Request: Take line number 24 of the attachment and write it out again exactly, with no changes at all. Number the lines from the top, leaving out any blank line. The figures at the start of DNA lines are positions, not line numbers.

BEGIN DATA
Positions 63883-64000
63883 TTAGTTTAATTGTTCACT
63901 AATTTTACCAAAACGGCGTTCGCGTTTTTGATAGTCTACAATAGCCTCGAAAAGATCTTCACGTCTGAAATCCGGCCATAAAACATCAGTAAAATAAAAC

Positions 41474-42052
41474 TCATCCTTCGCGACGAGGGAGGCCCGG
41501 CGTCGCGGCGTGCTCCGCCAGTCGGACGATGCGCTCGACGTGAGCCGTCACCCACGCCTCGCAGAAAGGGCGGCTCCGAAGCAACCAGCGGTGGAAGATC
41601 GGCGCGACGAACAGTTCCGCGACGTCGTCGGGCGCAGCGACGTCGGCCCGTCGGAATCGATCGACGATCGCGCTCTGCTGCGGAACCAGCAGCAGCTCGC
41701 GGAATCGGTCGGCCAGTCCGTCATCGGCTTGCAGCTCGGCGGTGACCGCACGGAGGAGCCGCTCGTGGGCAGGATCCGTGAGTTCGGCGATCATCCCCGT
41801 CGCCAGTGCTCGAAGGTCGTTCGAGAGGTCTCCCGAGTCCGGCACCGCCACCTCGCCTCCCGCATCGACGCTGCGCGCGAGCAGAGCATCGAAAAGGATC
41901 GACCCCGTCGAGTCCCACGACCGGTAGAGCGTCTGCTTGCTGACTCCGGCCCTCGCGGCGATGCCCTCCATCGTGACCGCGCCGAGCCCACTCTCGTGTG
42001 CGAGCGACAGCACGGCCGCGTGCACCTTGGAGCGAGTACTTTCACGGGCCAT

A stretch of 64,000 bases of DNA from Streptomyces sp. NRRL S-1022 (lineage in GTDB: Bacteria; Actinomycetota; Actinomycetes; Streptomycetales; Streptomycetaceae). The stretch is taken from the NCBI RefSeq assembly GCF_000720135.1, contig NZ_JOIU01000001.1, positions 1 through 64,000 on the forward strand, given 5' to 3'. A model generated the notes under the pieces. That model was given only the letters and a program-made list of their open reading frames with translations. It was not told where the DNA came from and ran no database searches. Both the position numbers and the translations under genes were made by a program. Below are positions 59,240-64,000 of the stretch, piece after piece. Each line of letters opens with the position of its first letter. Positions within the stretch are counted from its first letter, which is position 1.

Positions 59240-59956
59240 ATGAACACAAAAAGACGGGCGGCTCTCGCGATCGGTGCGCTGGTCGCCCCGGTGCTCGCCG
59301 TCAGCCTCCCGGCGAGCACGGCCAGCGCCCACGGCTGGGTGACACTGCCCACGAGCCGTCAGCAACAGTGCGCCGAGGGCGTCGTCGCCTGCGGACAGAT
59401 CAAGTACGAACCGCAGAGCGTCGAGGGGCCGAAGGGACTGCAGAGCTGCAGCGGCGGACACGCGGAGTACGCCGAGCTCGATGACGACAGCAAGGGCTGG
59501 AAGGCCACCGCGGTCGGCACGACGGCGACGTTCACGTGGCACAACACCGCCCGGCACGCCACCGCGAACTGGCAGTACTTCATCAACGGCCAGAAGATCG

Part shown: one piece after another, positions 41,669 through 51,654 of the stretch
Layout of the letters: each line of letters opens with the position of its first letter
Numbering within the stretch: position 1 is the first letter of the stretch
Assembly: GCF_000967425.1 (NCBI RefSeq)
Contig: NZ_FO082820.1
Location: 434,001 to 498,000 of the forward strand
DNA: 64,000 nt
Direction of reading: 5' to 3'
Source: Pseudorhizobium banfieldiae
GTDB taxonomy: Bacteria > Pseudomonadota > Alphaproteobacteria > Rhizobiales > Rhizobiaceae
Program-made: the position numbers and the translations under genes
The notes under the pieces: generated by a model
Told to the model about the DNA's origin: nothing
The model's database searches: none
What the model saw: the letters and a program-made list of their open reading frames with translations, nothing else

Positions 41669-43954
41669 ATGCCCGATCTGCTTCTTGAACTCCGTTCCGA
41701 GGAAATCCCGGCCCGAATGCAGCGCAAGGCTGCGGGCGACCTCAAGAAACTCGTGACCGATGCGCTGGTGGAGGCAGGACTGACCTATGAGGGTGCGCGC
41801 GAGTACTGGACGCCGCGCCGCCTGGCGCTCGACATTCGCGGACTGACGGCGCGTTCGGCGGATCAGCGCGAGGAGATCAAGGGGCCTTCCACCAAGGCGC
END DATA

DNA: 64,000 nt